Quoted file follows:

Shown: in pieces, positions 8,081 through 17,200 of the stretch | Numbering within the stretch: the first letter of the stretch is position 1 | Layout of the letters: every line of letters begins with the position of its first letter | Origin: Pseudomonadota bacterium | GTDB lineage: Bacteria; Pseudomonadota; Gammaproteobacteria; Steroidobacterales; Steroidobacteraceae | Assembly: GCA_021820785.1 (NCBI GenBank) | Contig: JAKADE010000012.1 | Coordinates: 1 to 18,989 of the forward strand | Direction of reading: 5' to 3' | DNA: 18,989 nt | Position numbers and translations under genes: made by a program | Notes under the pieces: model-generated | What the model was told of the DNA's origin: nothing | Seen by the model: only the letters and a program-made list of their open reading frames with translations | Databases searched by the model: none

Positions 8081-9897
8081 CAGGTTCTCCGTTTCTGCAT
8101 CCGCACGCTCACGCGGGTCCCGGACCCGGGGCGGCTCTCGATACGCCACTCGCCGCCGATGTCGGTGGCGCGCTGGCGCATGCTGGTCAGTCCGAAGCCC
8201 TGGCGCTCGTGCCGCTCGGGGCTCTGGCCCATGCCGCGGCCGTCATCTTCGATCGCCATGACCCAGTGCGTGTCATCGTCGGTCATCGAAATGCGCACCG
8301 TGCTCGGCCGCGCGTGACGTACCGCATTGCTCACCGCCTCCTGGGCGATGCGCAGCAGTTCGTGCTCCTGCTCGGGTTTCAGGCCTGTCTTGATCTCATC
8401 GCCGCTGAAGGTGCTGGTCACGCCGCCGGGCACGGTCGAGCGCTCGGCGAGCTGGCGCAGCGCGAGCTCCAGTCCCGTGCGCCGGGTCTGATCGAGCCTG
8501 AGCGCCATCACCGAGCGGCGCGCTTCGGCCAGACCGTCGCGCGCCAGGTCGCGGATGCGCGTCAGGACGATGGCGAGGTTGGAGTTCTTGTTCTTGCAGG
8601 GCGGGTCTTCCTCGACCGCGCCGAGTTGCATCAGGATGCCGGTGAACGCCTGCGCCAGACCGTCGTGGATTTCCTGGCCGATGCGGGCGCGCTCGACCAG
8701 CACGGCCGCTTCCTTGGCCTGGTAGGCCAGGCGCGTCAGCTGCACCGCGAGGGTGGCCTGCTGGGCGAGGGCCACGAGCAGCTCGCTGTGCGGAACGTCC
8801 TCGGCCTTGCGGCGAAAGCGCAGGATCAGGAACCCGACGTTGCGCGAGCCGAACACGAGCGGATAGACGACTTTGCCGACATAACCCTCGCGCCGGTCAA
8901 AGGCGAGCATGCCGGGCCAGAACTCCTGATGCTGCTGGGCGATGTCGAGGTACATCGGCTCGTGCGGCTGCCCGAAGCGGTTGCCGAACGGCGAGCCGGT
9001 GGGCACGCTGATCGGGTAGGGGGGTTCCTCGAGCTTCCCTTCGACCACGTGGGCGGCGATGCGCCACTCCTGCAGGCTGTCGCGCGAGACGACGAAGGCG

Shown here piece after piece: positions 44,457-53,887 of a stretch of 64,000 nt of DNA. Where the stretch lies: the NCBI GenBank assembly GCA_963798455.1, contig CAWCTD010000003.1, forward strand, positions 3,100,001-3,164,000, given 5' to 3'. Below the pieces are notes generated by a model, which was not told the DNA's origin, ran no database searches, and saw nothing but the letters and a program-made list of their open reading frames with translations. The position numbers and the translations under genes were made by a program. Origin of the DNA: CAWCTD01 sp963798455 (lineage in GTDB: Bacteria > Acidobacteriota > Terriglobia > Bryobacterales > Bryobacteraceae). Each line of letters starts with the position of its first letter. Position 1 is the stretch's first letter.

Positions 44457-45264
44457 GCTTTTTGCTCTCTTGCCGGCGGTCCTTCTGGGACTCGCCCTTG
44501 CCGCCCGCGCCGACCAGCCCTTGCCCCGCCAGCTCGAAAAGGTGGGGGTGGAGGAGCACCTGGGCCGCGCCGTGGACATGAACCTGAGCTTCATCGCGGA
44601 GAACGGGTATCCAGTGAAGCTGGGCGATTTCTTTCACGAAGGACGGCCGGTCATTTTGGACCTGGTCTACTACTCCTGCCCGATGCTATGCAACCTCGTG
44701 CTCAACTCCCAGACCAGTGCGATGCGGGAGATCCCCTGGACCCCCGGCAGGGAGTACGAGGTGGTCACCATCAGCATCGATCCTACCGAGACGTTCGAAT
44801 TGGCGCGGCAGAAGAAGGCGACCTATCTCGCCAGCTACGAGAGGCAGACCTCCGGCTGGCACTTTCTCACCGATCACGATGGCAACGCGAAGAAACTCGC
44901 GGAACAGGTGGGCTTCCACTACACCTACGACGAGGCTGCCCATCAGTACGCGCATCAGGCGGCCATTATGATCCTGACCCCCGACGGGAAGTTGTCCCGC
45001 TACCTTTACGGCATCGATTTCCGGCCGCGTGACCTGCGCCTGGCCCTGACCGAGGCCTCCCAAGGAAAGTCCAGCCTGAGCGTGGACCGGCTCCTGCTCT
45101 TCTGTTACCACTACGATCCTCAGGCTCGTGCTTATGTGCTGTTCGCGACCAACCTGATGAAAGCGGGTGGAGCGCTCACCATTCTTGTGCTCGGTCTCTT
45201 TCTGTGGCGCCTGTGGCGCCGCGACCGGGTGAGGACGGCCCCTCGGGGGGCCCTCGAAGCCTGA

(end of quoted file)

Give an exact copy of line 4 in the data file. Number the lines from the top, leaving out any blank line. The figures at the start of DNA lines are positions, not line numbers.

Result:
8101 CCGCACGCTCACGCGGGTCCCGGACCCGGGGCGGCTCTCGATACGCCACTCGCCGCCGATGTCGGTGGCGCGCTGGCGCATGCTGGTCAGTCCGAAGCCC